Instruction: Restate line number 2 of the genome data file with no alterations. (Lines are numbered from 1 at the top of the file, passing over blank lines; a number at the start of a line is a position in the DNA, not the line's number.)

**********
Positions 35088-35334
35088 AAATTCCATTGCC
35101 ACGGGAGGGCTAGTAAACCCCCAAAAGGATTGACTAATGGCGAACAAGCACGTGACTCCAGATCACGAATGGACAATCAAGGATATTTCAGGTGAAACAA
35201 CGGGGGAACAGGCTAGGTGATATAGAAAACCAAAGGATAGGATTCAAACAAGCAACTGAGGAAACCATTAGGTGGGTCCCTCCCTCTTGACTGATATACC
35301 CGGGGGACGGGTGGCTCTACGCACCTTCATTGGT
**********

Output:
35088 AAATTCCATTGCC